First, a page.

Issue 20: Comments Calling for
by NOAA Fisheries
The Save Our Wild Salmon Coalition and the Nez Perce Tribe suggest that to avoid jeopardy and adverse modification of critical habitats, NOAA Fisheries should issue a reasonable and prudent alternative (RPA) for the FCRPS that features removal of the four lower Snake River dams.
NOAA Fisheries did not include lower Snake River dam breaching in its reasonable and prudent alternative for the FCRPS and did not conclude that this action or other actions beyond those in the RPA were necessary to avoid jeopardy and adverse modification of critical habitat. The RPA covers hydro system configuration and operations, juvenile transportation, tributary and estuary habitat restoration, hatchery improvements, and an expanded research, monitoring, and evaluation program to guide future actions. In addition, NOAA Fisheries has included in the 2008 RPA only measures actions that are within the authority of the Action Agencies and that are reasonably certain to occur. Dam breaching does not meet that standard.
Only four of 13 listed salmon and steelhead migrate past the Snake River dams, and dam removal would have virtually no effect on nine of the ESUs. Twelve ESUs have seen significant improvement in terms of annual adult returns since 2000 under recent management actions. The most improved is wild Snake River fall Chinook.
In the 2000 FCRPS Biological Opinion, NOAA Fisheries considered the likely effects of dam removal on ESU health. NOAA Fisheries found that the effects of Snake River dam breaching on the four affected species depended almost entirely on assumptions about delayed, or latent, mortality of in-river migrants that is expressed below Bonneville Dam. If that mortality is relatively low, or if it is not eliminated by breaching four of the eight mainstem dams encountered by those species, then breaching resulted in little or no benefit compared to operations under the 2000 FCRPS Biological Opinion's RPA. On the other hand, if post-Bonneville mortality caused by hydrosystem passage is high and dam removal eliminates most or all of it, the potential benefits of dam breaching would be significant. The magnitude of latent mortality remains unknown, as evidenced by the ISAB's (2007b) recent review of available evidence. They concluded that "the hydrosystem causes some fish to experience latent mortality, but [the ISAB] strongly advises against continuing to try to measure absolute latent mortality. Latent mortality relative to a damless reference is not measurable. Instead, the focus should be on the total mortality of in- river migrants and transported fish, which is the critical issue for recovery of listed salmonids." The RPA includes RM&E actions to monitor total mortality (smolt-to-adult returns) and includes hydro actions.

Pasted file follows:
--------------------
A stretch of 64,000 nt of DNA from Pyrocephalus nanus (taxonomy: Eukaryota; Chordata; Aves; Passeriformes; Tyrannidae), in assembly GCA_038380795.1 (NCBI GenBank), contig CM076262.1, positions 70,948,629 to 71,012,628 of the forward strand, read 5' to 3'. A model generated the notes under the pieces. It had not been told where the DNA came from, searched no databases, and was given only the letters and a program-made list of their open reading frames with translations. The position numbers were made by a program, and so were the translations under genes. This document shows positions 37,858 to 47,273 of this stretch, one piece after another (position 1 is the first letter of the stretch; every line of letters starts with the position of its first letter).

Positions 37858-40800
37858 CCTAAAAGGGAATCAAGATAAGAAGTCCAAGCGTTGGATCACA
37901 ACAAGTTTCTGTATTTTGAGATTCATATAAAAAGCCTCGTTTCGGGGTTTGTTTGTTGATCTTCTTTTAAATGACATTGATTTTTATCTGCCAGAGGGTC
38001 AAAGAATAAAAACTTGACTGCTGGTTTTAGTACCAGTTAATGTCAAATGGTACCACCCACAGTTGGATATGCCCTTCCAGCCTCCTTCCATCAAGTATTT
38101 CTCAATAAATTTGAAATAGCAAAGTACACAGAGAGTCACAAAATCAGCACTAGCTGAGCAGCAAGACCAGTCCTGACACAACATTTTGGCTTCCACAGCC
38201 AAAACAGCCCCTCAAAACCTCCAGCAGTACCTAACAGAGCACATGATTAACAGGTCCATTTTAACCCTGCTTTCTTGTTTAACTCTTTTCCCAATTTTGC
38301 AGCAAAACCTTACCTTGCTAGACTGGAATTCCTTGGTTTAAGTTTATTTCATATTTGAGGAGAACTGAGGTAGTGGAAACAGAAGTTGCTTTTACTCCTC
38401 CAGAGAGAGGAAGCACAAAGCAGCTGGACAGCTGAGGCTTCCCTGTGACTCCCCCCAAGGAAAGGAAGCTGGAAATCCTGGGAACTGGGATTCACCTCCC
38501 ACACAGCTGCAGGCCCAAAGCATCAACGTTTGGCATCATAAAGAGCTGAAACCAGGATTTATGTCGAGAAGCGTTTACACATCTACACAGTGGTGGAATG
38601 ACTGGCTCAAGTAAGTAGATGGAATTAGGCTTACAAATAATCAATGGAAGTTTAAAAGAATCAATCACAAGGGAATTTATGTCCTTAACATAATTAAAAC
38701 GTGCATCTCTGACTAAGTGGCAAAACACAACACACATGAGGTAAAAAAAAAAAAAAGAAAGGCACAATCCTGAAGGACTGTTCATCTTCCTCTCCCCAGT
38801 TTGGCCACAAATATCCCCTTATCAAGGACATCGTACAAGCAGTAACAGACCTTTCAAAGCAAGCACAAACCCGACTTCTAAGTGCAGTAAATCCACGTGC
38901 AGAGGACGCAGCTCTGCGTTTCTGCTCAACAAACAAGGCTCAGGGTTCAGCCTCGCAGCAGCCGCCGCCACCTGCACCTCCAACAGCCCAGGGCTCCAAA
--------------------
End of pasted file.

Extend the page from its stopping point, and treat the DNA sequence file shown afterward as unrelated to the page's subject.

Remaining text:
A seven-year study by the Corps of Engineers reached a similar conclusion about dam breaching in 2002. The Corps' independent, peer-reviewed study said dam breaching by itself would not recover the fish and would take more than twenty years to deliver benefits than would other alternatives studied Instead, the Corps recommended major improvements to fish passage at the dams. The RPA includes numerous dam improvements consistent with this recommendation. Since 2000, there have been significant improvements that should translate to increases in survival across the salmon life cycle, including:
Adverse environmental effects from dam breaching are also an important consideration. Water quality for all downstream species would be negatively impacted by movement of sediment following dam breaching. An estimated 100-150 million cubic yards of impounded sediments have accumulated upstream of the Snake River dams. The Corps' Lower Snake River Feasibility Study estimated approximately one-half of this material would migrate downstream and end up in the McNary reservoir. The biological implications of the sediment movement are uncertain but would likely result in high turbidity loads for 5-7 years following breaching (Corps 2002).
In addition to water quality and other effects (Corps 2002), these include the air quality implications of replacement power resources (NPCC 2007), moving backwards rather than forwards in regional goals to decrease carbon emissions (NPCC 2007), and loss of ability of integrate other renewable resources into the regional power grid (BPA 2007). Considering the potential for climate change, these environmental considerations also argue against pursuing Snake River dam breaching.
The 2008 FCRPS Biological Opinion supports a comprehensive, All-H strategy including continued fish passage improvements at the Snake River dams such as surface collection and bypass improvements, as well as offsite actions including habitat and hatchery improvements, to meet the needs for listed fish. This approach benefits not only Snake River fish, but also Upper Columbia and Mid-Columbia salmon and steelhead. For further detail please see Issue Summary: "Why the 2008 FCRPS Biological Opinion Does Not Include Removal of the Four Lower Snake River Dams."
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